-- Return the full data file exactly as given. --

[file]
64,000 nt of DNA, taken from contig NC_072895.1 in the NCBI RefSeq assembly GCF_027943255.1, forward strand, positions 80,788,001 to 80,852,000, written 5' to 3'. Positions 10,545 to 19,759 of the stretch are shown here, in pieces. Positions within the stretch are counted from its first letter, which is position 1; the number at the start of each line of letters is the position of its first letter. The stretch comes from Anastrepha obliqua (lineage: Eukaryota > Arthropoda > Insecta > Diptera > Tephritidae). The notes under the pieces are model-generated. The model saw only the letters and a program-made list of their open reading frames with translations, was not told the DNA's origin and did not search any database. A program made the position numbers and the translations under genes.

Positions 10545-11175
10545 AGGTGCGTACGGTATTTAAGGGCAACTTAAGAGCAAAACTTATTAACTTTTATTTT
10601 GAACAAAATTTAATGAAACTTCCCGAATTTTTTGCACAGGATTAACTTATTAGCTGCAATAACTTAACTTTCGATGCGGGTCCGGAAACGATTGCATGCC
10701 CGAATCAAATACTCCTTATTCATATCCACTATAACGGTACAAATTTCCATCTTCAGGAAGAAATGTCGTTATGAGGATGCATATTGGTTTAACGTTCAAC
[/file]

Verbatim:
64,000 nt of DNA, taken from contig NC_072895.1 in the NCBI RefSeq assembly GCF_027943255.1, forward strand, positions 80,788,001 to 80,852,000, written 5' to 3'. Positions 10,545 to 19,759 of the stretch are shown here, in pieces. Positions within the stretch are counted from its first letter, which is position 1; the number at the start of each line of letters is the position of its first letter. The stretch comes from Anastrepha obliqua (lineage: Eukaryota > Arthropoda > Insecta > Diptera > Tephritidae). The notes under the pieces are model-generated. The model saw only the letters and a program-made list of their open reading frames with translations, was not told the DNA's origin and did not search any database. A program made the position numbers and the translations under genes.

Positions 10545-11175
10545 AGGTGCGTACGGTATTTAAGGGCAACTTAAGAGCAAAACTTATTAACTTTTATTTT
10601 GAACAAAATTTAATGAAACTTCCCGAATTTTTTGCACAGGATTAACTTATTAGCTGCAATAACTTAACTTTCGATGCGGGTCCGGAAACGATTGCATGCC
10701 CGAATCAAATACTCCTTATTCATATCCACTATAACGGTACAAATTTCCATCTTCAGGAAGAAATGTCGTTATGAGGATGCATATTGGTTTAACGTTCAAC